Rent-a-cops paid for by the Portland Business Alliance (PBA) were caught enforcing the city's controversial new sit-lie ordinance two days before its official enforcement date last week—despite repeated assurances they would only conduct "community outreach" on the law, leaving its actual enforcement to the cops.

Dale Hardway, a formerly homeless Portlander who now works in a building on SW 6th and Alder, was on the sidewalk during his morning break on Tuesday, August 28, when he saw three street kids walking away around the corner. A rent-a-cop working for the PBA's Clean and Safe program for Portland Patrol, Inc. (PPI) had just spoken with the kids.

"I ran after the kids and asked them if he'd run them off," continues Hardway. "And they told me he'd said they couldn't be there because of the new sit-lie ordinance, and that they'd have to leave or face arrest and a possible fine."

Council voted to approve the sit-lie law on August 15, but specified that the law wouldn't be enforced until August 30. Until then, only "community education" could take place. And after August 30, only specially trained police officers are supposed to enforce the law. But given Hardway's account, it seems PPI officers are over-eager to use the law to move homeless people along.

That Tuesday, Hardway says he then rounded the corner to go back to work, and saw the same PPI officer talking to two more kids sitting outside a Rite Aid. Frustrated, he decided to snap a photograph of the rent-a-cop on his cell phone.

"They were asking the officer why they had to leave," says Hardway. "And he told them about the sit-lie ordinance. So I asked him what right he had to ask them to leave, because he's [an employee of] Clean and Safe, not a police officer. I told him, 'You can't ask anyone to move.'"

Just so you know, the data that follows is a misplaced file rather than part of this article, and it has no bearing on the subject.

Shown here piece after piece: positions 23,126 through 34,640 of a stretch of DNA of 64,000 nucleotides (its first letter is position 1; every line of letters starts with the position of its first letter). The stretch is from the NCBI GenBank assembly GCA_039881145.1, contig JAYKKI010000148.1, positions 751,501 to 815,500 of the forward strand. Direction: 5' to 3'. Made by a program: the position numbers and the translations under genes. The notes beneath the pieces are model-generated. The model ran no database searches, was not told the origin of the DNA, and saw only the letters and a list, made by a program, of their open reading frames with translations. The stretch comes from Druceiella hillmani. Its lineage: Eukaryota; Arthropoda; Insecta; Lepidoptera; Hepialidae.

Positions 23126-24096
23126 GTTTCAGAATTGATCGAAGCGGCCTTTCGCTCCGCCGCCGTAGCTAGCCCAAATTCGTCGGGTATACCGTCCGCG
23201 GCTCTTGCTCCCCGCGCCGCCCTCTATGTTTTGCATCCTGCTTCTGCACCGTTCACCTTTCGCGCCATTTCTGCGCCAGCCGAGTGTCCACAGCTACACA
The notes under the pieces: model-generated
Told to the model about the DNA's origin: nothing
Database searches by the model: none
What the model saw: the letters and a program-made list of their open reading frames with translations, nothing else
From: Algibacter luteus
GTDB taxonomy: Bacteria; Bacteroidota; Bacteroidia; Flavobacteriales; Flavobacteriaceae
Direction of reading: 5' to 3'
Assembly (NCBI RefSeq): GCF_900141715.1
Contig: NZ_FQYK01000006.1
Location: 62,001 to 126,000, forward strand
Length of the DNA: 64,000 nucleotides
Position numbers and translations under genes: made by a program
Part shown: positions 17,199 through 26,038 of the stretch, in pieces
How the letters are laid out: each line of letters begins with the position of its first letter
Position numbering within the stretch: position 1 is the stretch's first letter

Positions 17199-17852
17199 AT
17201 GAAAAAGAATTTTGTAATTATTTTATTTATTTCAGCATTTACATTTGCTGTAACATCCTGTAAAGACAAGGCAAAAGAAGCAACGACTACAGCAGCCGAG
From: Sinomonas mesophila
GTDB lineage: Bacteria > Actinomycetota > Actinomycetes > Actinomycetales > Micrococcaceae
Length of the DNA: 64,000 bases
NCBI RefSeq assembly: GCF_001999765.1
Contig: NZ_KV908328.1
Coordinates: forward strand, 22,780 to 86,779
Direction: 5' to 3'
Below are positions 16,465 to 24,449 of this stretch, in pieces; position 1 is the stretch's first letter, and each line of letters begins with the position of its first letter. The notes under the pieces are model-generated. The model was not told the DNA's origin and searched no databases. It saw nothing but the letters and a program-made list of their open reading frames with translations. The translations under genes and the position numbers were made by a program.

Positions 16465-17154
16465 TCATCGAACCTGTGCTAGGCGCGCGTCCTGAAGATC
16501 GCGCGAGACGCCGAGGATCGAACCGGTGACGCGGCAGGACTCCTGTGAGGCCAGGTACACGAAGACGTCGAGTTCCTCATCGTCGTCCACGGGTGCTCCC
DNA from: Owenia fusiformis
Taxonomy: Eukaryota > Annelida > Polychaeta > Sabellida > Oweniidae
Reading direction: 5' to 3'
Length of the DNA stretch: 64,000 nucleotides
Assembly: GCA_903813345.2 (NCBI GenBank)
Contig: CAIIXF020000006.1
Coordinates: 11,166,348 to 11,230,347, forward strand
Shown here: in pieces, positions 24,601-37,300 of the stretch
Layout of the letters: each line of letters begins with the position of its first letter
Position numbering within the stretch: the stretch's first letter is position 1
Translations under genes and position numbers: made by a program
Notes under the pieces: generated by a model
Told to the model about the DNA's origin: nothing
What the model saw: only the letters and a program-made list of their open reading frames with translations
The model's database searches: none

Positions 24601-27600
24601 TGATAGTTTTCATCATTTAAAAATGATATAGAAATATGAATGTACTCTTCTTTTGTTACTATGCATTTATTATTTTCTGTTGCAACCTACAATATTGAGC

"Yes, I can," the guard allegedly responded.

Hardway says he asked the PPI officer for his name, and the name of his supervisor, neither of which he provided. (PPI's officers are supposed to provide business cards to people unhappy with their service, as part of a new oversight process for PPI announced last month by the mayor's office.)

Hardway's friend and coworker, Dan Kemble, also saw the incident and corroborates Hardway's version of events.

The PPI guard's behavior appears to contradict the message Monica Goracke of the Oregon Law Center gave to a meeting of private security providers last week, just three hours after the alleged incident took place. Goracke is co-chair of the mayor's Street Access for Everyone (SAFE) committee, which came up with the law.

"My hope is that [the law] stays easy to understand and that it does not become some sort of tool to move people along," Goracke said. "I think that's important so that everybody still feels welcome downtown and we don't have conflict, and I think that's the way the law can and should work."

Patrick Nolen, of homeless activist nonprofit Sisters of the Road, who also sits on the SAFE committee, says he is disappointed that PPI officers seem to have jumped the gun on enforcing the new ordinance.

"I've heard about two other instances [of PPI guards enforcing the ordinance in August], but neither of them had enough hard data to go on," he says.

"This is worrying because we had hoped that this kind of thing would not happen," continues Nolen. "That it wouldn't be used just as a 'move-along law.' Sisters never supported this law, we've clearly stated on more than one occasion that the city did not need this law, and then to come back, and see that it's not even the people who have been trained to do the job who are enforcing it, is disappointing."

"If the interaction you are describing did take place as you described, then I too feel disappointed," says Goracke. "Education should not include the words 'You have to move,' but rather should be a low-key conversation asking people if they are aware of the law, and giving them information about where else they can sit and where they can seek resources if necessary.  Only trained Oregon peace officers (i.e. Portland Police Bureau officers) may tell people not to sit or lie on the sidewalk."

The Portland Business Alliance, PPI, and a representative from the mayor's office all refused the opportunity for comment on the incident by press time.